- 09 Jul '10 18:29 / 1 editI found this interesting problem in New Scientist : http://www.newscientist.com/article/mg20727670.800-enigma-number-1602.html

Solve it and be £15 richer.

Note: I don't have the solution.

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Miscount

I have assigned a whole number to each letter of the alphabet. These numbers are not necessarily different and they include negatives and zero. With these numbers I found that

O+N+E = 1

T+W+O = 2

T+H+R+E+E = 3

and so on all the way up to

T+W+E+N+T+Y+N+I+N+E = 29.

Unfortunately, I now find that I made one slip in my additions. Just one of my 29 equations was wrong.

Which equation is wrong?

What should the sum of the letters equal in that case?

WIN £15 will be awarded to the sender of the first correct answer opened on Wednesday 4 August. The Editor's decision is final. Please send entries to Enigma 1602, New Scientist, Lacon House, 84 Theobald's Road, London WC1X 8NS, or to enigma@newscientist.com (please include your postal address). - 09 Jul '10 21:43

What if twenty is wrong?*Originally posted by FabianFnas***I found this interesting problem in New Scientist : http://www.newscientist.com/article/mg20727670.800-enigma-number-1602.html**

Solve it and be £15 richer.

Note: I don't have the solution.

- - - - - - - - - - - - - - - - - - - -

Miscount

I have assigned a whole number to each letter of the alphabet. These numbers are not necessarily different and ...[text shortened]... 's Road, London WC1X 8NS, or to enigma@newscientist.com (please include your postal address).

If twenty is wrong, then:

- all other are correct

- t+w+e+n+t+y is not 20

o+n+e = 1 and t+w+e+n+t+y+o+n+e = 21

the difference is t+w+e+n+t+y = 20

So, twenty must be correct, and so are 1 - 9 and 21 - 29 (if two is wrong, twentytwo must also be wrong).

For the same reason, 14, 16, 17, and 19 are correct.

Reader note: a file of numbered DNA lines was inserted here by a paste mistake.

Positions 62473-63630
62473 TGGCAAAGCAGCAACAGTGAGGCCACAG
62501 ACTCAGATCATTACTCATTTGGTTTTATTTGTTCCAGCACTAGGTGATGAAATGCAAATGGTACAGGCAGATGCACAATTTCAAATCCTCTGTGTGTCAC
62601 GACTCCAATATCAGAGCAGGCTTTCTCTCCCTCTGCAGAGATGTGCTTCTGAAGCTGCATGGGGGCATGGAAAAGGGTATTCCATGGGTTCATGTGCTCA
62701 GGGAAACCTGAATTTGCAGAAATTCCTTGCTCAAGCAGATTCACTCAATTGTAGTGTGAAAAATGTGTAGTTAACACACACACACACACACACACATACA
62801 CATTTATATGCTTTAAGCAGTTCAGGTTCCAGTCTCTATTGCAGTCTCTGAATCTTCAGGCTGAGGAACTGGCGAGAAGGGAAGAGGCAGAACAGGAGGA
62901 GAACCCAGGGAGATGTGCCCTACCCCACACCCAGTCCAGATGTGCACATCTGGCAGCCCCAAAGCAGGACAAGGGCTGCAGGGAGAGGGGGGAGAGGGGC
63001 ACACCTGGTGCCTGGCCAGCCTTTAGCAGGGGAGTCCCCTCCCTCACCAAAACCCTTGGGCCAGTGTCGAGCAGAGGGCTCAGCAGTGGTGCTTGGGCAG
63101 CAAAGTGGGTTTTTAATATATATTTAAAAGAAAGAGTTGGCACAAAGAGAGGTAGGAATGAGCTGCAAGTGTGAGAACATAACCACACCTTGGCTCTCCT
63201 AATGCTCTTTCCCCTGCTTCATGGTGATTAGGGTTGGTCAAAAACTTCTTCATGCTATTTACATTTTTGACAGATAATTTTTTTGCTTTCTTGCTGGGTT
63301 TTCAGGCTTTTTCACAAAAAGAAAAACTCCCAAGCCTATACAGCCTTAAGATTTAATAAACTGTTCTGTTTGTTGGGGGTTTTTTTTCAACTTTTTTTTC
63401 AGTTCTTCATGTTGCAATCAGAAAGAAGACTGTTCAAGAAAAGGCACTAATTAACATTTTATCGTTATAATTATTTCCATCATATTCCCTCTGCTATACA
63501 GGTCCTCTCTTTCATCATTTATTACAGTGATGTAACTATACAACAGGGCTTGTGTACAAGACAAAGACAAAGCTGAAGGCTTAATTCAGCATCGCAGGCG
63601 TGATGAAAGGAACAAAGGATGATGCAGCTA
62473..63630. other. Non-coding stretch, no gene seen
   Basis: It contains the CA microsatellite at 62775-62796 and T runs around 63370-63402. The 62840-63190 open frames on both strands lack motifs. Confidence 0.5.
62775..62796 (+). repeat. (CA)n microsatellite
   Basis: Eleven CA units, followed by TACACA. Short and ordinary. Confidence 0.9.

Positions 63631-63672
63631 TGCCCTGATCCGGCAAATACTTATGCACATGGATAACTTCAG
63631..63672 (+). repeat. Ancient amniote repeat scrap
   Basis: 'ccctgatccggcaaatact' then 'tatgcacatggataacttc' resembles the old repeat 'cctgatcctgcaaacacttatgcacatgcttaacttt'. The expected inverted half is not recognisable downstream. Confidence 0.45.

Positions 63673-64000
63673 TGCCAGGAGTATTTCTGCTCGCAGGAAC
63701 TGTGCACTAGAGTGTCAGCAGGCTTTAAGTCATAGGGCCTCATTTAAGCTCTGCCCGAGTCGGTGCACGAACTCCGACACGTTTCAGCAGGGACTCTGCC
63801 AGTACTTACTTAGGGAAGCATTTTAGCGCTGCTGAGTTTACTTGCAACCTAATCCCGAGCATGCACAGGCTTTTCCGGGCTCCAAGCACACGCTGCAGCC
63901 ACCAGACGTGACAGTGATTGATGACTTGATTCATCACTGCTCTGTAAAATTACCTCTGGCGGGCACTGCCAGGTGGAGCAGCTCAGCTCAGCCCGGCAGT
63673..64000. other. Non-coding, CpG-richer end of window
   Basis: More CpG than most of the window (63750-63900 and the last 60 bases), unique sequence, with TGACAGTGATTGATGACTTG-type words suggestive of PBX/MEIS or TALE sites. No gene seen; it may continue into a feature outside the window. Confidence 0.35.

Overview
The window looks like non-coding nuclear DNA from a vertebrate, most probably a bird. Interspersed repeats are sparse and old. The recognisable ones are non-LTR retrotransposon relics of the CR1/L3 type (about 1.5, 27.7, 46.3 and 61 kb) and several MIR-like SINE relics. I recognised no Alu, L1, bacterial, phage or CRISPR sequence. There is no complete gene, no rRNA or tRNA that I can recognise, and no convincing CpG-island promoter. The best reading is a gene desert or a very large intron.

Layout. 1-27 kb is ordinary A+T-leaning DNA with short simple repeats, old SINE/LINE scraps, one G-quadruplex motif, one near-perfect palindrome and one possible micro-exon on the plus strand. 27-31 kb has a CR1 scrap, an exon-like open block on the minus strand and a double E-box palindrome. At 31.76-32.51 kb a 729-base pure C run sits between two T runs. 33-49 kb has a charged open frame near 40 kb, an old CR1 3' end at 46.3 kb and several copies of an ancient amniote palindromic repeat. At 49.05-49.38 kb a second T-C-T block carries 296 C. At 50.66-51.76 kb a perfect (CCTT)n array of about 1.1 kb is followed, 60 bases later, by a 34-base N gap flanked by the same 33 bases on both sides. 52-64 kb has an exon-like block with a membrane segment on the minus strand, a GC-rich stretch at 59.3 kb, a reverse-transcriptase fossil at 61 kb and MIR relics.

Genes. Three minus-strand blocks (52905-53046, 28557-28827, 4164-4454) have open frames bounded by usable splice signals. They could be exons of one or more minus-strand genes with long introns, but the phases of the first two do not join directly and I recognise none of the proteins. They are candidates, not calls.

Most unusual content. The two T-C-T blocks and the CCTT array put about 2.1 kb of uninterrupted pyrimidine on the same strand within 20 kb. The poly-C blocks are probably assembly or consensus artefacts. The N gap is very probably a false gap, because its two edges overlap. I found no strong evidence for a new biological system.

Only 10, 11, 12, 13, 15, and 18 can be wrong.

What if 13 is wrong? Then:

- all other are correct

- t+h+i+r+t+e+e+n is not 13

s+e+v+e+n+t+e+e+n = 17

s+e+v+e+n = 7

This makes, that t+e+e+n = 10 = t+e+n

t + 2e + n = t+e+n

2e = e

e = 0

e+i+g+h+t+e+e+n = 18

e+i+g+h+t = 8

This makes, that e+e+n = 10

e = 0 --> 0+0+n = 10 --> n = 10

e+e+n = 10 = t+e+e+n

t = 0

n+i+n+e = 9

10 + i + 10 + 0 = 9

i = -11

t+h+r+e+e = 3

0 + h + r + 0 + 0 = 3

h + r = 3

t+h+i+r+t+e+e+n is not 13

0+ (h+r) -11 + 0 + 0 + 0 + 10 is not 13

3 - 11 + 10 = 2 is not 13

My presumption that 13 is wrong, is true. - 09 Jul '10 21:55

If you're correct in this, then mail the solution and the £15 is yours!*Originally posted by Thomaster***What if twenty is wrong?**

If twenty is wrong, then:

- all other are correct

- t+w+e+n+t+y is not 20

o+n+e = 1 and t+w+e+n+t+y+o+n+e = 21

the difference is t+w+e+n+t+y = 20

So, twenty must be correct, and so are 1 - 9 and 21 - 29 (if two is wrong, twentytwo must also be wrong).

For the same reason, 14, 16, 17, and 19 are correct.

Only 10, 11, 12, 13 ...[text shortened]... + 0 + 0 + 0 + 10 is not 13

3 - 11 + 10 = 2 is not 13

My presumption that 13 is wrong, is true. - 10 Jul '10 19:22 / 5 edits

nevermind...thought you were *assuming* 13 false! It *is* false as you have indeed shown:]*Originally posted by Thomaster***What if twenty is wrong?**

If twenty is wrong, then:

- all other are correct

- t+w+e+n+t+y is not 20

o+n+e = 1 and t+w+e+n+t+y+o+n+e = 21

the difference is t+w+e+n+t+y = 20

So, twenty must be correct, and so are 1 - 9 and 21 - 29 (if two is wrong, twentytwo must also be wrong).

For the same reason, 14, 16, 17, and 19 are correct.

Only 10, 11, 12, 13 ...[text shortened]... + 0 + 0 + 0 + 10 is not 13

3 - 11 + 10 = 2 is not 13

My presumption that 13 is wrong, is true.